My heart was touched by these professionals in ways I will never forget. I don’t know how I could ever thank them enough for the counsel and TIME they have given in advising and “healing” me. One day it dawned on me that I was chosen to go through these trials so that I could share my testimony with others in similar situations in need of reassurance and faith. I want to provide that “feeling” to other people who desperately need an ally, someone to listen, or explain, who won’t judge them, a doctor who will do all she can; above and beyond.

What’s in a number?


The number 25 used to be one of my favorite numbers growing up, even up until this week. I always liked reciting my five times tables because it was easiest to remember than others…5×5 = 25!! It was better to have 25 cents — the big coin, than ten cents, the smallest coin. Math homework was easiest when you could divide a figure evenly by 25. Twenty five years of age is not too young, but old enough… I think you get my point.

However, 25 and I had a falling out a few days ago when I was at my follow up appointment with my heart failure doctor. “your current EF looks about 25%” Twenty five to me was less than 30-35, which is what it was a year ago. It was a decline in function in my book, but to the Dr, it was all the same. How could it be? When do we rely on the number to tell us something we can hang our hat on? Clearly 35 and 25 were not the same, and a difference of 5-10% in your paycheck, you might argue, is not the same figure either. When you’re counting on a number to tell you how long you have to live, or what the quality of life you may have in the near future will be like, there is no time to trivialize data.

I pushed back, tried to understand, and I was met with resistance, curtness and a lack of true empathy. It was moments like this, that made me want to pursue medicine, so I could be what this doctor wasn’t for me in that moment. Because unlike him, I will know what it is like to feel hopelessly bound to numbers that won’t increase beyond 35, when you so desperately want them to. How those numbers are tied to depression, medication, physical limitation, disappointment, anxiety, fear, change in career direction, regret, denial of the chance to carry a baby, decreased quality of life, and an early death sentence.

Visiting Medical Schools


Visiting schools so far has been an okay experience. I am focusing on in-state schools, as they are the easiest to get to during my spring break. Finding the right environment for the next four years is pretty important, especially considering the price tag. So many things to consider: where we will live, where my husband will work, how the lectures are taught, the culture at the university, the professors, will there be faculty with clinical backgrounds that are of interest to me… will I GET IN?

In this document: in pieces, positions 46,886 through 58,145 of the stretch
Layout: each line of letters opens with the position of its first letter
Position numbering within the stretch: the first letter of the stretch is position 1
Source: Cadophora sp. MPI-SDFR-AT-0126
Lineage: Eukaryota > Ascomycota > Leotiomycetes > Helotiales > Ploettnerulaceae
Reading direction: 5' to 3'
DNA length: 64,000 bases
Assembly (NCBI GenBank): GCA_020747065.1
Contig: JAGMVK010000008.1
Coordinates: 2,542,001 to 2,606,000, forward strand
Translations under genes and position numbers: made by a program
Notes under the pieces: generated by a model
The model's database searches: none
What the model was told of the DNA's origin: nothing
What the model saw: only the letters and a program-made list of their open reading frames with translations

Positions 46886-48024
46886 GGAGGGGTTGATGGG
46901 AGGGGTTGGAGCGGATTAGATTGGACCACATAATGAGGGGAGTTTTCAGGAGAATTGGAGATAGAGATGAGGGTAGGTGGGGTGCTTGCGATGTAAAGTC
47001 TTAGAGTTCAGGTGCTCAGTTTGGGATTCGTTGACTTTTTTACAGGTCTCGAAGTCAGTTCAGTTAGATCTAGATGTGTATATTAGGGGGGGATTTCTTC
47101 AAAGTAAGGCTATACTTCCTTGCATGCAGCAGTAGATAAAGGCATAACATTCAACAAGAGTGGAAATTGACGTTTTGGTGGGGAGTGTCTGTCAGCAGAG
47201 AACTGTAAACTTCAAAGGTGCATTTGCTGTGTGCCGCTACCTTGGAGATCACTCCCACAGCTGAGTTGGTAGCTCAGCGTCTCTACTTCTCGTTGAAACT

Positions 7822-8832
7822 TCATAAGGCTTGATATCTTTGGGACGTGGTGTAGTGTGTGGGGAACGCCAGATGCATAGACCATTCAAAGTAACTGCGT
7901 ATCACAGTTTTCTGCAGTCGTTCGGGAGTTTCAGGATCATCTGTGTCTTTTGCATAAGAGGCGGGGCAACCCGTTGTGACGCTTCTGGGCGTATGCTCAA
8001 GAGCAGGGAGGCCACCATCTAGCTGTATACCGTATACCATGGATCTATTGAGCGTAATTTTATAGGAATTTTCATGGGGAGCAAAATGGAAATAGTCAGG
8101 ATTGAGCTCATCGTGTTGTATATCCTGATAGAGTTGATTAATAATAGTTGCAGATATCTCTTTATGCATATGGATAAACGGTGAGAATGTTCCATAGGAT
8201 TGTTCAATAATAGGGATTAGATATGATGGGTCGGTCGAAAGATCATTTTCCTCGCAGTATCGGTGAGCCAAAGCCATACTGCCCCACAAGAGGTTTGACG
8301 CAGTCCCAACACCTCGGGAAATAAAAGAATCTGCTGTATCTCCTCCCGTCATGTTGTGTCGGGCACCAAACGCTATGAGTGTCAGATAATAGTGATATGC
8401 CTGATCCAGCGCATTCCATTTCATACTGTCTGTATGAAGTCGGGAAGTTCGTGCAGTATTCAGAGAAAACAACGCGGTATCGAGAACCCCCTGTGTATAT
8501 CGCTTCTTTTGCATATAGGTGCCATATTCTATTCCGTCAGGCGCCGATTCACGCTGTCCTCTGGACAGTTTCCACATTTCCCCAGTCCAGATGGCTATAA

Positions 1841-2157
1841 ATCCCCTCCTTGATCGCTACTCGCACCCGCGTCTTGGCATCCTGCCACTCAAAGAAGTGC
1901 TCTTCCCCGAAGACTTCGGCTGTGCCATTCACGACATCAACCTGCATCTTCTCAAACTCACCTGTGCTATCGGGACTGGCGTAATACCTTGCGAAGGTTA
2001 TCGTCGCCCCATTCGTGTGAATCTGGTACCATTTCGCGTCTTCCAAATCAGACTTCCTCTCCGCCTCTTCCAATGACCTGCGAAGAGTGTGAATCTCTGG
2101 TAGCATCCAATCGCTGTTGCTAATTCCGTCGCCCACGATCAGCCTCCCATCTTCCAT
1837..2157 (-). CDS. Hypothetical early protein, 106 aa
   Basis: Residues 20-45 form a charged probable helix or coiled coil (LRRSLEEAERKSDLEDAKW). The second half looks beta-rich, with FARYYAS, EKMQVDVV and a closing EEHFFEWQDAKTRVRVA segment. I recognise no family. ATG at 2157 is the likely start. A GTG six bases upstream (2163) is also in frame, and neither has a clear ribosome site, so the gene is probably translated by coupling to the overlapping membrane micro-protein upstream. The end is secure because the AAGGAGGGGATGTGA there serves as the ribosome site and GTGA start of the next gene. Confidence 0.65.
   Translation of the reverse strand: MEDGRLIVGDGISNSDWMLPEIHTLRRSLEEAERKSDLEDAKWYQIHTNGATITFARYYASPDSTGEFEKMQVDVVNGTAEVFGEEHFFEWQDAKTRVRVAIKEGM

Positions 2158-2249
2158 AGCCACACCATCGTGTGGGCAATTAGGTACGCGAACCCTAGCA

For those people who have already gained entree into medical school, knowing what you know now about your school, what questions do you wish you would’ve asked before accepting your offer? What are good questions to ask in general, other things to consider? What’s more important, state of the art equipment or faculty that are relatable?

The Patient


The day before my open heart surgery I said good – bye to my co-workers from the media agency located in the Meatpacking District (Manhattan, NY). I was going out on short term disability to have surgery on my mitral valve. At that time I was diagnosed with severe mitral valve regurgitation, which began to negatively impact my heart function. Along with symptoms of exercise intolerance, fatigue and shortness of breath which had become intolerable.

I met up with my friends and family for a steak dinner in celebration of love, support and blessings for my surgery the next day. We carried on like usual, lots of jokes, laughing, liquor, and love. February 2nd, 2012 was the date of my open heart surgery at NY Presbyterian Hospital – Cornell. My life would never be the same after, and I had no idea how difficult the test ahead would be.

I woke up from surgery in ICU to a room of familiar faces. I was strapped down to the bed, with an intubation tube still down my throat; I struggled to breathe. The overwhelming sensation to gag and vomit would not allow me to relax. Thrashing, pleading with desperate eyes, choking, feeble attempts to make audible sound from my lips, and blacked out moments of time unaccounted for…I was disoriented, but I knew I wanted the tube out ASAP.  A strange reaction I haven’t been able to shake. Waking up from general anesthesia after surgery continuously proved to be a traumatizing ordeal moving forward.